The wolf population survey is conducted in mid-winter near the low point of the annual population cycle. Pack counts during winter make spotting wolves easier against the snow but are assumed to represent minimum estimates given the challenges with detecting all members of a pack together. A winter count also excludes the population spike that occurs each spring when the number of wolves typically doubles immediately following the birth of pups, many of which do not survive to the next winter.
Erb said for years they have had confirmations of individual wolves and even packs forming outside of their typical range, though those packs often disappear after a year or two.
“We try to draw the line more of where we think there are somewhat consistent and most likely pack confirmation, not necessarily a wolf someone saw,” Erb said. “Let’s say a couple packs of wolves did establish for a few years 30 miles south of that line. We might not draw that line all the way down there if it included a whole bunch of wolf-free areas between it.”
How far south will the range go?
The wolf range in Minnesota expanded from north of Virginia in 1979 down to a southern border near Deerwood in the 1989 survey.
Things went even further south in the 1998 survey, reaching as far south as Little Falls and Milaca, but that’s where the established packs seemed to have stopped since then.
“They don’t seem to have really marched forward much, even though there certainly are some areas outside of that line that have a lot of deer,” Erb said.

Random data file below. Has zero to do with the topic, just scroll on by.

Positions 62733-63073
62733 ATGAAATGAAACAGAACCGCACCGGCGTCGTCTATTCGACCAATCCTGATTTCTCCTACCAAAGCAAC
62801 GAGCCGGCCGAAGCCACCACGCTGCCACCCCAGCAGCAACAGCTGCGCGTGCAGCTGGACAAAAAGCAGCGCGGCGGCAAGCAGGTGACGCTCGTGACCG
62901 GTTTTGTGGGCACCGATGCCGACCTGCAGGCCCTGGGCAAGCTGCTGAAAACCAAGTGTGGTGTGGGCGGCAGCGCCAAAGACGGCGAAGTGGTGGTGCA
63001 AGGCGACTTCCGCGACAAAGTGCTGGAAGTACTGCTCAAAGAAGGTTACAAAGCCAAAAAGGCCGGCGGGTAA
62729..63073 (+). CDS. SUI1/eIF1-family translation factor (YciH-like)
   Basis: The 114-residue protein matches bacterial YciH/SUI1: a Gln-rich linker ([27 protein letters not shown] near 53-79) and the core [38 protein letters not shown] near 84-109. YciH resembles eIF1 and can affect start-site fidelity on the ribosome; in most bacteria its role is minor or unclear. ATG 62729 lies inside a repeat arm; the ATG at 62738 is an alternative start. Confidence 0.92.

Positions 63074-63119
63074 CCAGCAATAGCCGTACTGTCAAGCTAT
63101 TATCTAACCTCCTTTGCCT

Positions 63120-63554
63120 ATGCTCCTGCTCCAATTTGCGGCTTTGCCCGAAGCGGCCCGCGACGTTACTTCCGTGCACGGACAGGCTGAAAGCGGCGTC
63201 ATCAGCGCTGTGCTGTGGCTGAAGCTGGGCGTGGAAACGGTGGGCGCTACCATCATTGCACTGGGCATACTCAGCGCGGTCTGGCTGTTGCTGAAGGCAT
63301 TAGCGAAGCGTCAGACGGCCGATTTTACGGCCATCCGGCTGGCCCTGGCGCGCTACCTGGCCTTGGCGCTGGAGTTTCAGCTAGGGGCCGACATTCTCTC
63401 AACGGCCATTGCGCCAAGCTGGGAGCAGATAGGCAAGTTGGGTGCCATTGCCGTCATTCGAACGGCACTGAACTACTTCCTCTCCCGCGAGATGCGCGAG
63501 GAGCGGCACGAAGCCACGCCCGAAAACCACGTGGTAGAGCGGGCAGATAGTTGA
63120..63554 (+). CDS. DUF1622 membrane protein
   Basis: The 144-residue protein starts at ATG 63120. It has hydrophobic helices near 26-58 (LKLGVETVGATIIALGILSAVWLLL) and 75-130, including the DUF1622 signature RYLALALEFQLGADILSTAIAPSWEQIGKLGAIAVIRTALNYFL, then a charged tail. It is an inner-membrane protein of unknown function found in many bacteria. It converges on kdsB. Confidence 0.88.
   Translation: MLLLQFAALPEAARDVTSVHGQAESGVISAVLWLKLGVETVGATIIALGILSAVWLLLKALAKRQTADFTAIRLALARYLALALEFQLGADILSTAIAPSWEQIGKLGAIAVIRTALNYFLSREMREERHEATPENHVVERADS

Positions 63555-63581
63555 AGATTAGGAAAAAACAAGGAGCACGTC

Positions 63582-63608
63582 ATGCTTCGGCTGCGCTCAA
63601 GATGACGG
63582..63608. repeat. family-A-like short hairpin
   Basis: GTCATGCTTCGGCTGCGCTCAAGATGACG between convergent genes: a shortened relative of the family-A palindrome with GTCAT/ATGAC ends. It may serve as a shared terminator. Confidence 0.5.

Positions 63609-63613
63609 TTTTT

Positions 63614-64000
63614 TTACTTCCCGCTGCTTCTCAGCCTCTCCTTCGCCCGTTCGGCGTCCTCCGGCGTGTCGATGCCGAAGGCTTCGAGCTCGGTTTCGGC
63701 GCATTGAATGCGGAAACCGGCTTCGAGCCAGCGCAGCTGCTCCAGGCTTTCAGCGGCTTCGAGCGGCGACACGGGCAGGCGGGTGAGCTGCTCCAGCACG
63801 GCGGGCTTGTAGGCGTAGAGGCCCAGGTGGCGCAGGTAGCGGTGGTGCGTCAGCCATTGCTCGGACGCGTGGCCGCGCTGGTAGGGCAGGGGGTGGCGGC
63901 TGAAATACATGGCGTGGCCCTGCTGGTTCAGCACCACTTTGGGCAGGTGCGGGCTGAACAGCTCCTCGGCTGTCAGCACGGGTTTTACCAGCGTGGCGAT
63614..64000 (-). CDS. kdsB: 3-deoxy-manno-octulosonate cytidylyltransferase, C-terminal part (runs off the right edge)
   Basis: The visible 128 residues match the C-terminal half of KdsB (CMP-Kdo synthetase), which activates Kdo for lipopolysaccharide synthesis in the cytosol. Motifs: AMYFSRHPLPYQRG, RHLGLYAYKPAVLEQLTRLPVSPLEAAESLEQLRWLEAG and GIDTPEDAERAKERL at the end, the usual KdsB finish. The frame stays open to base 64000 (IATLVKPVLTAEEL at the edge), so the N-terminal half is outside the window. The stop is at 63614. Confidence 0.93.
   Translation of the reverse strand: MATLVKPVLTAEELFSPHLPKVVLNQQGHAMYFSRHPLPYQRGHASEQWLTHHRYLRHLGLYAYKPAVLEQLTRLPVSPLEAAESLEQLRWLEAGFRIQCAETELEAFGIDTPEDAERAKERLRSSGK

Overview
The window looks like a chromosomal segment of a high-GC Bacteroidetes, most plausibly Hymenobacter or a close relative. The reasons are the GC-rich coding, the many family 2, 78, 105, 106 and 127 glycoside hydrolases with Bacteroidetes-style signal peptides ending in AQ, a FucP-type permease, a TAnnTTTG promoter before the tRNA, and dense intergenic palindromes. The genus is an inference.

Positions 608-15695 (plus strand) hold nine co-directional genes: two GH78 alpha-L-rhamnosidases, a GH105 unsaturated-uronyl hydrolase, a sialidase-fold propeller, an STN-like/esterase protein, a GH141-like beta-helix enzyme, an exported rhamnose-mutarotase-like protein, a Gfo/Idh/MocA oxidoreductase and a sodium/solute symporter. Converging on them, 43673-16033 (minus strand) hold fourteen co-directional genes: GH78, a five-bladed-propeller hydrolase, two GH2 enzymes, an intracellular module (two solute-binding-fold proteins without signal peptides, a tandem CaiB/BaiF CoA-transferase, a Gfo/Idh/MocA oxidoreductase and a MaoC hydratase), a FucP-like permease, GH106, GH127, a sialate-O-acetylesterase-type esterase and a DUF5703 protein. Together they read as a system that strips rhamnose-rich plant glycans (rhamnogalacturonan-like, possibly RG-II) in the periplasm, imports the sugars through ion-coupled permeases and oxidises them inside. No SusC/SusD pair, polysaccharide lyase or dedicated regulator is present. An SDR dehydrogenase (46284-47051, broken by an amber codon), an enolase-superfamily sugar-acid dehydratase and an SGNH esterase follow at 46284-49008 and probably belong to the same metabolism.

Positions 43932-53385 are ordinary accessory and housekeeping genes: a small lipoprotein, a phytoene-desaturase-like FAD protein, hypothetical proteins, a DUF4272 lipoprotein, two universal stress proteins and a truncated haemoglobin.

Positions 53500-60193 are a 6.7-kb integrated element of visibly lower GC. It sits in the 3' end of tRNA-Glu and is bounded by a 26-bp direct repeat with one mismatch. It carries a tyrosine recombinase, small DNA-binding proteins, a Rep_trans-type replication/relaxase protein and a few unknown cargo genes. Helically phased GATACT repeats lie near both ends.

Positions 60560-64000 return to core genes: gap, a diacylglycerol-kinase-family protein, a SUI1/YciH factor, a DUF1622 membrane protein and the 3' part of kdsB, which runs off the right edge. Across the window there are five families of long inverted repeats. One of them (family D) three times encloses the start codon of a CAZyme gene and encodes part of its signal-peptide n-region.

Prey density typically determines the carrying capacity for wolves. Parts of the landscape in permit area 213 hold enough deer to sustain a wolf population. The same can be said of areas of southeastern Minnesota.
“Tons of deer there and certainly we’ve had individual wolves get there,” Erb said. “The question remains why haven’t they seemed to really march forward? We know deer are a big part of it, but there are plenty of areas close to that line that have enough deer that wolves don’t seem to have really established consistent packs in. I don’t have the answer as to why that is.”
Erb theorized that more human activity and the open landscape of agricultural regions the farther south one gets in Minnesota might deter wolves from really establishing themselves outside their current areas.
“The area I still think there is some potential is parts of southeast Minnesota,” Erb said. “My gut is telling me that maybe the line is where it is (to stay).”
Upcoming survey to examine range boundaries
John Erb, DNR wolf research scientist, said the agency re-examines the map boundaries for the wolves’ range every five years right now to determine whether or not any of those boundaries need to be changed.
The next survey to do that is coming up this winter. Information is typically gathered through observations from natural resource staff members, but Erb encouraged anyone to contact him regarding wolf sightings they have.
Erb can be contacted by email at firstname.lastname@example.org.